Check out some photos from previous inspections and the included explanations.

Just hover the mouse over an image to pause the slideshow.

 

Lack of Insulation
This wall is used for projection movies. The blue lines on the left show wood studs behind the wall transfering the exterior cold from the block wall to the home interior. This is not necessarily bad, but there are better ways to frame this wall so as not to transfer cold.
Chest Freezer
Just a fun photo I took of a chest freezer showing the heating coils. Helps people to understand how "Thermal Imaging" works.
GFCI Outlet
GFCI outlets will always show a little bit of heat, even with nothing plugged into them. They are "Powered Up" devices and will always show a minute difference from the surrounding wall.
Lack of Insulation
Good Thermal Imaging Cameras will have different options for detecting hot & cold. In this case we were using a subtle blue option that helps to detect areas with little to no insulation, like this corner where the block wall meets a door frame.
Lack of Insulation
This shows the same as the previous photo just using a different color spectrum.
Lack of Insulation
There is an anomaly on the sill plate at the top of this wall. There is cool air blowing down from the ceiling. This is a clear indicator of cold air seepage from outside. Expandable foam would fix this right up.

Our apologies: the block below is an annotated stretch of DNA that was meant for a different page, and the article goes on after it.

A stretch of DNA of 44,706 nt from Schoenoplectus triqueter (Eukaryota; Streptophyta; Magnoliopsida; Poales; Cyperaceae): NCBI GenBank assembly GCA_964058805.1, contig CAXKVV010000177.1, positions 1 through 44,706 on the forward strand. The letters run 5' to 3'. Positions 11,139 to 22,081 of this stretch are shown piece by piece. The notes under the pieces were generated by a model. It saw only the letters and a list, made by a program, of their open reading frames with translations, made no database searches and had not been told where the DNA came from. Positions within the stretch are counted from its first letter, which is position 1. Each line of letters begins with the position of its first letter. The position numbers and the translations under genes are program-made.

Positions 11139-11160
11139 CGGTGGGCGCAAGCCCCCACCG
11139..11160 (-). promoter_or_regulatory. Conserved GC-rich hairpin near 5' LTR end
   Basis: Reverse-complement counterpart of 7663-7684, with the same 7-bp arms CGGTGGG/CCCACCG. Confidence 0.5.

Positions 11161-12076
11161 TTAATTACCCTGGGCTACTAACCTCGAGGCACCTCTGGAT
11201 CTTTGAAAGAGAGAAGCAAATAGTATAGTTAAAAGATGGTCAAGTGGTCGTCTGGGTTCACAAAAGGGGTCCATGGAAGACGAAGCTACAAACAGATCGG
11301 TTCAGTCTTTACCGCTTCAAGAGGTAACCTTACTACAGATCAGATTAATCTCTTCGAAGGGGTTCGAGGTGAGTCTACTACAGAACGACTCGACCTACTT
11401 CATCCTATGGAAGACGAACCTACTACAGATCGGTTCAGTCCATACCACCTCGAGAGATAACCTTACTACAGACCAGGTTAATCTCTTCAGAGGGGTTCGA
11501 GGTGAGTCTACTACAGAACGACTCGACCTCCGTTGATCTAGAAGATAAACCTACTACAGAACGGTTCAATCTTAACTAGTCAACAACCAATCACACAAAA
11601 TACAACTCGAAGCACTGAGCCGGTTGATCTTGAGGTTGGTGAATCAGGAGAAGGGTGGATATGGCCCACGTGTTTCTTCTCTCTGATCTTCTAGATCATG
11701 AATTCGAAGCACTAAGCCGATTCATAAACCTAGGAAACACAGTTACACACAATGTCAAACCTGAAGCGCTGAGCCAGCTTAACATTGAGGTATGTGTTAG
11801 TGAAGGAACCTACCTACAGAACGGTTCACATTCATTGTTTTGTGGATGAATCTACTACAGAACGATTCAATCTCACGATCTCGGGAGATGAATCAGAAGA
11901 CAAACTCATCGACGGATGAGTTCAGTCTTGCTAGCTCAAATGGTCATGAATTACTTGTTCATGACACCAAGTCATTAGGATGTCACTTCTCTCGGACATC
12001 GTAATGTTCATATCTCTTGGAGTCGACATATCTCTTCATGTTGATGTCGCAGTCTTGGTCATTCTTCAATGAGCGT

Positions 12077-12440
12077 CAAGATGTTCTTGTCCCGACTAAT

Lack of Insulation
Showing more of the same at the sill plate.
Lack of Insulation
There is a void between the exterior wall and the interior of the home that is less than 2" thick. Many homes are like this and they need more insulation.
Lack of Insulation
This shows the exterior side of previous image except we are looking at heat escaping the home.
Updated Windows Needed
These windows are good double paned windows. However, they need to be updated to something more thermally efficient. Great windows in this case should show yellow. The exterior of the window would be the same temperature as the surrounding wall. In this case the windows are hemorrhaging heat.
Lack of Attic Insulation